Teva CEO Vows to Reshape Company

New strategy sees more transparency, less reliance on a single product.

Teva Pharmaceuticals' new CEO, Jeremy Levin, promised yesterday to reshape the company into "the most indispensable medicines company in the world" and provide significant value to its shareholders.a

At a meeting in New York with investors and analysts, Levin, who took over in May, said Teva would sustain "profitable growth" through 2017 and beyond despite numerous challenges, such as the looming 2015 patent expiration of its most important branded product, the multiple sclerosis drug Copaxone.

By 2017, he said, "Teva will be a reshaped company," and one that will be more transparent and accountable to investors than in the past.

Teva's stock was off 1.7% in late trading on the New York Stock Exchange, at $41.82.

Levin said he does not want Teva to be so dependent on one product for a significant portion of its profits. He plans to achieve this in part through growth of branded generics in emerging markets, as well as through its joint venture with Procter & Gamble Co. in over-the-counter consumer products.

But Levin, a former executive of Bristol-Myers Squibb, said Teva would increasingly focus on bringing new medicines to market in its core areas of expertise, such as central nervous system and respiratory diseases.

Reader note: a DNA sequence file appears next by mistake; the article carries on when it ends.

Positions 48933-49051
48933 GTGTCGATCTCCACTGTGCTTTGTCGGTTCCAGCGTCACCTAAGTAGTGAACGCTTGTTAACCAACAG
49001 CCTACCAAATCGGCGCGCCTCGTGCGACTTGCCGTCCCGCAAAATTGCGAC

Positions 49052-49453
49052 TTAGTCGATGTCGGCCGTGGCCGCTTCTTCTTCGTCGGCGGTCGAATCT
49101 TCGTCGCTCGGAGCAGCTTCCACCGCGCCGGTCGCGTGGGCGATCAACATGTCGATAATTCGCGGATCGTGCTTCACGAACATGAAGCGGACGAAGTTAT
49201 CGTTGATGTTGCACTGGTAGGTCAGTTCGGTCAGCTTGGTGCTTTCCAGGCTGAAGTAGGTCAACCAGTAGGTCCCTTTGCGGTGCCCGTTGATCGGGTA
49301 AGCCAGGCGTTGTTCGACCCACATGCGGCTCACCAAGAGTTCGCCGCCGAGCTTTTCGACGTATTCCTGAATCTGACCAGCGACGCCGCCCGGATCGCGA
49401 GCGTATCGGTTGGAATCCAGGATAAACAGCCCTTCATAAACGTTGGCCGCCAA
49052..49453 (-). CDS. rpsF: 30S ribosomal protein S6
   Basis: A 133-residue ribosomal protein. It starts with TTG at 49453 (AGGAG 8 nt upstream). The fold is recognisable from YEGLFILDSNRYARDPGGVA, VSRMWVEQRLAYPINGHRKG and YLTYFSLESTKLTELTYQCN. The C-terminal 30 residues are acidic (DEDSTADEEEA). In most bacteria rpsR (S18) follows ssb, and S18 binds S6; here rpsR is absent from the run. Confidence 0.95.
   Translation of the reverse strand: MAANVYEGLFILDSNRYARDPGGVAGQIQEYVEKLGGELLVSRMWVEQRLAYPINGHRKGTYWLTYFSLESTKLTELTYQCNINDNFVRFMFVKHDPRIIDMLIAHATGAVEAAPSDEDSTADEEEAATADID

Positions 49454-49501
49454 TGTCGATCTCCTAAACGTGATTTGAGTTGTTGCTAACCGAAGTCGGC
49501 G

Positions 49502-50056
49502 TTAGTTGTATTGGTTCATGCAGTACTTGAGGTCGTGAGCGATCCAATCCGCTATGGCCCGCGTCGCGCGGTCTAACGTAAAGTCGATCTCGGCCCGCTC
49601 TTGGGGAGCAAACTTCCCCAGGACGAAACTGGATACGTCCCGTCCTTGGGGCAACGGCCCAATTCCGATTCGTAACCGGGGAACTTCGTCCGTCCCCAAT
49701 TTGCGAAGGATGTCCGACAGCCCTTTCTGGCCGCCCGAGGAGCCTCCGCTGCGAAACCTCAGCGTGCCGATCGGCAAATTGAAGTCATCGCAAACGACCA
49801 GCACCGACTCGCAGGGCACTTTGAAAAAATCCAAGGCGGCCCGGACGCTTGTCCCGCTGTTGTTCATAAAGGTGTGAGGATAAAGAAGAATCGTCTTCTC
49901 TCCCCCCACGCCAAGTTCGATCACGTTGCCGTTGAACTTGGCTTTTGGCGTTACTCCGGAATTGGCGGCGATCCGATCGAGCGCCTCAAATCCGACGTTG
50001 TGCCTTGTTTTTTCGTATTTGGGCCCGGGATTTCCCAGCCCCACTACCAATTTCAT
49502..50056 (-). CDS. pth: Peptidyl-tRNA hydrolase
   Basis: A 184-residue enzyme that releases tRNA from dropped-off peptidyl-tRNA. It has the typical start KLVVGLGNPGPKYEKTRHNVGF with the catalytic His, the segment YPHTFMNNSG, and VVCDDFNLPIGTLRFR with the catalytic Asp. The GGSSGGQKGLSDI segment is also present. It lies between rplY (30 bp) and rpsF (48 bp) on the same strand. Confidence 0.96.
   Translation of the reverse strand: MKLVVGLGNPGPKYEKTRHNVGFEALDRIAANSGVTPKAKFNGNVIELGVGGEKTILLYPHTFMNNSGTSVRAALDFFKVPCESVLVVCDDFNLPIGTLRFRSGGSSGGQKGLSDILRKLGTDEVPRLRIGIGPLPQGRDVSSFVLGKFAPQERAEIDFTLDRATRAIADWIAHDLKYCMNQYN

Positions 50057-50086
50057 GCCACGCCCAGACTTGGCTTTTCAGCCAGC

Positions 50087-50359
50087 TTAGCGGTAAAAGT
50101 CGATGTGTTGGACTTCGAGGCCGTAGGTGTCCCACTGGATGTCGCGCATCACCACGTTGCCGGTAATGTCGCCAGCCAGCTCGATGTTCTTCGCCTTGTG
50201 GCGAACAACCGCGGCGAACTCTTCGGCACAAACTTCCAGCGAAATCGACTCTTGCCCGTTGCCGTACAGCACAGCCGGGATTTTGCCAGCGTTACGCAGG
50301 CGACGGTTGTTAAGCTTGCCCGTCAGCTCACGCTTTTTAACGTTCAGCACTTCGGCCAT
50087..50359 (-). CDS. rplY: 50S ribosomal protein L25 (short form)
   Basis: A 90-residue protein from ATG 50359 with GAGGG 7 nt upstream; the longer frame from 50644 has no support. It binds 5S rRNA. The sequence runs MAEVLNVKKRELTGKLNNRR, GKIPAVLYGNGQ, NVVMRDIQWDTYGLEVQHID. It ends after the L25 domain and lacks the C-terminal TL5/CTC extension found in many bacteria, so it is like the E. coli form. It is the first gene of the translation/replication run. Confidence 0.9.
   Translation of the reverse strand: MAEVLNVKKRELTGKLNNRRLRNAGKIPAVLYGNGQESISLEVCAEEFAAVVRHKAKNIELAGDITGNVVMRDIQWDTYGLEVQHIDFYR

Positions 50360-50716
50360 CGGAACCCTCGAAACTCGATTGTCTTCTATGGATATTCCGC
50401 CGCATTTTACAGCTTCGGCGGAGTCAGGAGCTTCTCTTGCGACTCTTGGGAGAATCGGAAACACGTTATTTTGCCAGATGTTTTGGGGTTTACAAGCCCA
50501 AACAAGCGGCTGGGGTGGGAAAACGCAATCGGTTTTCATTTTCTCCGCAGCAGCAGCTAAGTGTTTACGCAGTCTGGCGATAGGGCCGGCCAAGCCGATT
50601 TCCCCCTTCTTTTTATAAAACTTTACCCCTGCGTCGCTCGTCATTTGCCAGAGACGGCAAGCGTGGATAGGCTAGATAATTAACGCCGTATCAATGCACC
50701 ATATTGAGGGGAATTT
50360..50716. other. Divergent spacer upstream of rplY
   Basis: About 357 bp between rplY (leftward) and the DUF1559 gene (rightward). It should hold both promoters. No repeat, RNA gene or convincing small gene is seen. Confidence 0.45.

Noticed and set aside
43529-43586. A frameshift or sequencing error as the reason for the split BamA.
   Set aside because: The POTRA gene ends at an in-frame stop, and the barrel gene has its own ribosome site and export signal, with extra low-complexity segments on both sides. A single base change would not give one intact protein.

He said it also would focus on new therapeutic entities, or NTEs. These could be new uses, formulations, delivery methods or combinations of existing products.

Levin said China represents a big opportunity for sales of respiratory disease products. "We haven't yet scratched the surface of how to get into that part of the world," he said.

The company took a step toward adding to its portfolio of branded medicines earlier yesterday by announcing a deal for worldwide rights to an experimental pain drug being developed by Xenon Pharmaceuticals, a company founded by Michael Hayden, Teva's new chief scientific officer.

But it also broke off a contractual relationship with MediWound, a Clal Biotechnology unit, telling the Israeli company yesterday that wound treatment is not one of the fields in which it will be focusing its strategy.

Hayden said because NTEs, come from proven effective medicines, they would provide high returns with lower risks than developing new molecules. He said the company set a goal of approving development of 10 to 15 NTEs in 2013.

Levin reiterated his desire for mid-sized or small transactions through licensing deals, acquisitions or strategic alliances.

The company said on November 30 that it would streamline operations and cut costs by up to $2 billion during the next five years, with most of the savings realized in the next three years.

Teva provided details yesterday of where it would find much of the savings, including up to $700 million by centralizing global purchasing power rather than relying on local procurement. It sees up to $175 million in savings by shifting to larger, more efficient manufacturing sites.

A move to centrally controlled supply chain inventory levels could save another $110 million to $140 million, the company said.Levin said Teva would also continue to divest non-core assets.